Has Cucumber become more... "Steak"?

Oct 24, 2011
86a035aafaaf39fe160a0644dc3be841

Today in Twitter I found a tweet about a big change in Cucumber, the BDD Framework for Rails - well not only for Rails at this point -. Looking at the commit that introduces this change, there was a sentence that summarize very well what the change is about:

"Cucumber scenarios should not be a series of steps that describe what a user clicks. Instead, they should express what a user does"

What this means, is that since the first version of Cucumber we have learned that the way to write Cucumber scenarios is:

Feature Signin
In order to use the website
As a user
I want to signin

Scenario: Signin with valid credentials
    Given I am on signin page
    When I fill in 'Email' with 'mail@example.org'
    And I fill in 'Password' with 's3cr3t'
    And I press 'Login'
    Then I should see 'Welcome'

And the scenario steps are:

Given /^(?:|I )am on (.+)$/ do |page_name|
  visit path_to(page_name)
end

When /^(?:|I )fill in "([^"]*)" with "([^"]*)"$/ do |field, value|
  fill_in(field, :with => value)
end

When /^(?:|I )press "([^"]*)"$/ do |button|
  click_button(button)
end

Then /^(?:|I )should see \/([^\/]*)\/$/ do |regexp|
  regexp = Regexp.new(regexp)

  if page.respond_to? :should
    page.should have_xpath('//*', :text => regexp)
  else
    assert page.has_xpath?('//*', :text => regexp)
  end
end

We have seen scenarios like this in so many places: blog posts, screencasts and books.

But what is wrong with this scenario? well, I would say that nothing is wrong - per se -, it does what it is meant to do; it does add some additional value to our test since it describes in a very simple language - not programmer language - the steps and the expectation of our software behavior. And this is great if we are working together with non-technical people, but if the only people involved in writing and reading those scenarios are technical people, it becomes cumbersome to write and to maintain.

The steps for our scenario were created when we installed Cucumber in our project, they exists in features/stepdefinitions/websteps.rb. In this example we did not have to write anything more than the text that describes our scenario, but web_steps aren't enough for most of the cases in our scenarios so we have to write our own.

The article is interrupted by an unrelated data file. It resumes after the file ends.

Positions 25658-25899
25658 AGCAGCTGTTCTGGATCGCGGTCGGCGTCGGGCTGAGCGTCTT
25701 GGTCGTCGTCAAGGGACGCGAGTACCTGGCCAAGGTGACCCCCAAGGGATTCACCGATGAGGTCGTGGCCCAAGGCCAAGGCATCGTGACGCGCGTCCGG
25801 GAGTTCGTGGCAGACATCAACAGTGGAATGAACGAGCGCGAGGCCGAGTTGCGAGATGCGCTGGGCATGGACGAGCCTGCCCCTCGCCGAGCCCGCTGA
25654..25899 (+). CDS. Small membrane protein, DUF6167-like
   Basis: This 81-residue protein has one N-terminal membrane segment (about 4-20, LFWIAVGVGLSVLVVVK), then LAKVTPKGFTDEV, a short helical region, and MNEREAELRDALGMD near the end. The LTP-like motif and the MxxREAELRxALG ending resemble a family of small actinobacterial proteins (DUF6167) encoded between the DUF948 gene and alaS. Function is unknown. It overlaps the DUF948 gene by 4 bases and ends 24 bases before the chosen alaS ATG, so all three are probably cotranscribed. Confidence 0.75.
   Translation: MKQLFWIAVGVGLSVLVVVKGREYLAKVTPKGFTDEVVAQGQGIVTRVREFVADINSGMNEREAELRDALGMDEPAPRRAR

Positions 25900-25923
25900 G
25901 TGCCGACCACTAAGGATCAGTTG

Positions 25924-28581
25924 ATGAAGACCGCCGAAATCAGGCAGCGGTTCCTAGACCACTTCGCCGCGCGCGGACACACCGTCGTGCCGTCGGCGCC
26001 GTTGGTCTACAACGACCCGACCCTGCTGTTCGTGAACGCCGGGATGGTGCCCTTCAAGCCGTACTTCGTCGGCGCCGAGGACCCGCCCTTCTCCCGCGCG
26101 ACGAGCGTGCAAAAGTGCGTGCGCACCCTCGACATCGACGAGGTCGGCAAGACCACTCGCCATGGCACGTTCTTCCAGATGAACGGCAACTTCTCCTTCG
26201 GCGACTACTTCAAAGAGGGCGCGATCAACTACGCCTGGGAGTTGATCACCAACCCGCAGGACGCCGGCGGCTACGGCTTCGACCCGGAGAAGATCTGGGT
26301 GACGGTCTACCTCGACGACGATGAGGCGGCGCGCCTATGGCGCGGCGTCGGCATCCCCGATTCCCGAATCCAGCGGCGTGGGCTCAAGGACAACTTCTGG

Probably this why when Steak become public it had some attraction and opened the discussion about the Cucumber-way. Steak is a DSL on top of Rspec-Rails that allow us to write features and scenarios - like Cucumber - but without the cumbersome of being too verbose for us the programmers; this reduce the maintenance burden, when for some reason, we have to change the scenarios.

feature "Sigin" do
    scenario 'Signin with valid credentials' do
        visit '/signin'
        fill_in('Email', :with => 'mail@example.org')
        fill_in('Password', :with => 's3cr3t')
        click_button('Login')

        page.should have_content('Welcome')
    end
end

Later on Steak was merge with Capybara but kept the same philosophy. Personally I did favor Steak over Cucumber and I have used for several projects.

A few weeks ago when someone here at Crowd had to review a project that was tested with Steak, told me that he had a hard time trying to figure out what some of the scenarios were doing just by looking at the specs, he told me that if the scenarios were written in Cucumber it could have been more easy for him to understand what was going on.

Somehow this person had a point, it definitely takes more time to learn what a scenario is doing in Steak than in Cucumber. This leads us back to the beginning of this post; are we misusing Cucumber? why we can't have the best of both worlds "Cucumber-Steak", well starting from version 1.1.0 we could have this; actually we don't have to wait for that version, we can do it today, but after this commit Cucumber itself will force us to change the way that we work with it.

First this new version will not provide the features/stepdefinitions/websteps.rb file, so we are alone, we would not be able to use steps like "When I fill in 'Email' with 'mail@example.org'" out of the box. And we have to write our scenarios to express what the user does:

Feature Signin
In order to use the website
As a user
I want to signin

Scenario: Signin with valid credentials
    Given I have signed up with 'mail@example.org'
    Then I should see 'Welcome'

Our scenario steps become:

Given /^I have signed up as "([^"]*)"$/ do |email|
    visit(signup_path)
    fill_in('Email', :with => email)
    fill_in('Email', :with => email)
    fill_in('Password', :with => 's3cr3t')
    fill_in('Password Confirmation', :with => 's3cr3t')
    click_button('Sign up')
end

Then /^I should see "([^"]*)"$/ do |message|
    page.should have_content(message)
end

In my opinion this simple change brings the best of both worlds, our scenario is more clean, easy to read and easy to maintain, the most important is that this is not a change in the Cucumber code, but a change in the mind set on how to use Cucumber.

If you want to take a look by your self at the commit that implemented this change here is the link

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